Deyrulzafaran Monastery is one of the unique structures overlooking Mesopotamia in the magical land of Mardin. This monastery, which is 4 km away from the city center, is also called the Syriac masterpiece. If you go to Deyrulzafaran at sunset, you can see the colorful states of the Mesopotamian Plain flirting with the sun and feel all the values that make Mardin different. Well, what is the ancient story of this monastery, which has had its share of the flamboyant history of a stone mountain city, and what awaits you while you tour?
What Does the Name Deyrulzafaran Mean?
The courtyard of the monastery, which is reached by passing through a garden full of centuries-old plane and olive trees, is connected with the cities in the fairy tales. You are included in this fairy tale with the mystery of Mesopotamia, its inviting energy and the yellowish stone color that caresses your eyes when you go. It must have been inspired by the color of these stones, Deyrulzafaran’s Syriac word meaning is yellow. However, there are those who say that the saffron plant (zafaran) that grows around it can contribute to this name.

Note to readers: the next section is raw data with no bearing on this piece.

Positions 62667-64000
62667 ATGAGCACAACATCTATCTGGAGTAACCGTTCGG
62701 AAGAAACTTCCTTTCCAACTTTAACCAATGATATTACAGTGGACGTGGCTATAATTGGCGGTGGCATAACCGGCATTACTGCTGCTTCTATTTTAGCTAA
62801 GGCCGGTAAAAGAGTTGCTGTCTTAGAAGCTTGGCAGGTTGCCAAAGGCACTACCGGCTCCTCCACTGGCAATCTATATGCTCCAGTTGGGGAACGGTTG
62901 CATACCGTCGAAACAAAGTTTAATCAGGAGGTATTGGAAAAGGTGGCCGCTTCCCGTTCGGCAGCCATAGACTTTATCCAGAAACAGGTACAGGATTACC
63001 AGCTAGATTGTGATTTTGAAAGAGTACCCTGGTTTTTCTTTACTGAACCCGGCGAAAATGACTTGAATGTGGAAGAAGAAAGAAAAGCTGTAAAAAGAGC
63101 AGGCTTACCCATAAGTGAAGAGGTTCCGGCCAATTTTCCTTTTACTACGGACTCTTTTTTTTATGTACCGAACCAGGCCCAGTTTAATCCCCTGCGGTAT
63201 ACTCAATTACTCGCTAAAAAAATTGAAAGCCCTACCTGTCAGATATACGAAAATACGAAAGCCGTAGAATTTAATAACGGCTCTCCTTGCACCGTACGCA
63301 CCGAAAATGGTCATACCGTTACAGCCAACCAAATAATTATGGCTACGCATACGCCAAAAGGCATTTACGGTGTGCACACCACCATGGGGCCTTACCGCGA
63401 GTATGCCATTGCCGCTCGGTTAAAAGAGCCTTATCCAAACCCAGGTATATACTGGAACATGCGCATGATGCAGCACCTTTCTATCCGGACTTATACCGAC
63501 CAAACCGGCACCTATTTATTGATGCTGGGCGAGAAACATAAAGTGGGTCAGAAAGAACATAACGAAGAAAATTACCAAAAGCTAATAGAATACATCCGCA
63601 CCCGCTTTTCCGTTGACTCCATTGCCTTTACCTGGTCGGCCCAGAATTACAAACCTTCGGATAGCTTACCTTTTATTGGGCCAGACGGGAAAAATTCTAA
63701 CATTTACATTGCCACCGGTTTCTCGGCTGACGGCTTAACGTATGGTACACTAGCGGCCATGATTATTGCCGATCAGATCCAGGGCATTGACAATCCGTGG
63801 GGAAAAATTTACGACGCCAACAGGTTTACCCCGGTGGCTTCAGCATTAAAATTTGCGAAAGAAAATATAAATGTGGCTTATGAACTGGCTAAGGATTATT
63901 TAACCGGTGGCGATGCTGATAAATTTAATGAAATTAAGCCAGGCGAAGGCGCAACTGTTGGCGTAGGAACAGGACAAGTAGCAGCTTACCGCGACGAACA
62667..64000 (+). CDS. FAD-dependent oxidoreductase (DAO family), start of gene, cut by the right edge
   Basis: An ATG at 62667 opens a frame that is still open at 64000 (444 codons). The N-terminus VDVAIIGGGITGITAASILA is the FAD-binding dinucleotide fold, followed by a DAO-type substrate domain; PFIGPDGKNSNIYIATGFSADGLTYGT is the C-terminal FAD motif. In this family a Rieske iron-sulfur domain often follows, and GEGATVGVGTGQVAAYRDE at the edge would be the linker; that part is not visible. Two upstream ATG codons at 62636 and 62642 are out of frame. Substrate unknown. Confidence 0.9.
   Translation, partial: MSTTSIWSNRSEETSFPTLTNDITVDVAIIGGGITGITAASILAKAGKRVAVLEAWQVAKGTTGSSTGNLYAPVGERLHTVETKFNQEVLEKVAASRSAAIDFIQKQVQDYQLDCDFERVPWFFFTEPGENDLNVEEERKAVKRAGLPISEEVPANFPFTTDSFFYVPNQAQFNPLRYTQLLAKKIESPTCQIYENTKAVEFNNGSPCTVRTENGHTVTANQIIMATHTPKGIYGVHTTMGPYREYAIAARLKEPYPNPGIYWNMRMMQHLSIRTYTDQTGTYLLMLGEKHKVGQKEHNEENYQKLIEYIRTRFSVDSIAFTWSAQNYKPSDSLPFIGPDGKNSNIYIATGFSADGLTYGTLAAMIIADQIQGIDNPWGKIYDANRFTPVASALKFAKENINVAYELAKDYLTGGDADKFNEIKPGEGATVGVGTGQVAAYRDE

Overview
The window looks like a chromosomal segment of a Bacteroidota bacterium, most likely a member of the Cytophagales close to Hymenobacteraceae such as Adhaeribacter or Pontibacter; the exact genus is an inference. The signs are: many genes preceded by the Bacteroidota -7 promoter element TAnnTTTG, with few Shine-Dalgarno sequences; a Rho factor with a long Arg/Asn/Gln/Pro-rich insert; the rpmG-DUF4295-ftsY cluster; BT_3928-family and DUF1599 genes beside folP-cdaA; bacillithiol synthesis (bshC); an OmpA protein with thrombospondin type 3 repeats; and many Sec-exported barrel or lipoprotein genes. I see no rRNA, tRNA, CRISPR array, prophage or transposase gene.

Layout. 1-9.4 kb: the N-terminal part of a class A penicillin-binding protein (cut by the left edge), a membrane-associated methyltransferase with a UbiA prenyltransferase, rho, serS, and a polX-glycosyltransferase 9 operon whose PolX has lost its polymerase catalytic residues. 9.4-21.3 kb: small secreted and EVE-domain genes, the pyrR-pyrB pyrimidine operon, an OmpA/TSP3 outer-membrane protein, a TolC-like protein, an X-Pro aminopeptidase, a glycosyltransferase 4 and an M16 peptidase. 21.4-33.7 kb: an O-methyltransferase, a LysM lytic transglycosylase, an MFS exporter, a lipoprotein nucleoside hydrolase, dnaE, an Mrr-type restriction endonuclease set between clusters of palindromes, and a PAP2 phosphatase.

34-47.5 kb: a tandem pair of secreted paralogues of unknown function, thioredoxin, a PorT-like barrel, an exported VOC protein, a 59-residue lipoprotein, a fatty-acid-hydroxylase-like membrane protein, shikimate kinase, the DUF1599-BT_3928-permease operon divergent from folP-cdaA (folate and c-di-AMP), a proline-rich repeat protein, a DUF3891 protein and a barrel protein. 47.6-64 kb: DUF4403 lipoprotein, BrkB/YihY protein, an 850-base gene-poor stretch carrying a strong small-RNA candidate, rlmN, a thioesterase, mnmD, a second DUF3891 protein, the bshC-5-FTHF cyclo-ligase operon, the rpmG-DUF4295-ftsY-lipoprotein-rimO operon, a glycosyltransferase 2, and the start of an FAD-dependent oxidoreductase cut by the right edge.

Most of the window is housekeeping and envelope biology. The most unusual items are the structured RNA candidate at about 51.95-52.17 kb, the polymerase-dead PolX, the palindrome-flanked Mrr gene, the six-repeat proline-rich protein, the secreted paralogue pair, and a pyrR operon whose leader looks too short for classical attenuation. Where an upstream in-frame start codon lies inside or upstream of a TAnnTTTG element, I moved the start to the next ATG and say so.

Historical Significance of Deyrulzafaran Monastery
The monastery has 3 floors and dates back to the 5th century. However, the area where it was built is Umbrellas, which is a sun temple used for 4 centuries by the peoples who worship the sun. The Romans used this place as a castle in later periods. When the Romans withdrew from the castle, St. Sleymun brought the bones of the graves of the deceased saints here and turned the castle into a monastery. The restoration of the structure, which was known as the Mor Sleymun Monastery for a long time, was started in 793 during the reign of St. Hananyo. After this renovation, it changed its name and became known as Mor Hananyo Monastery. It got its current name in the 15th century, and its final form in the 18th century with additions.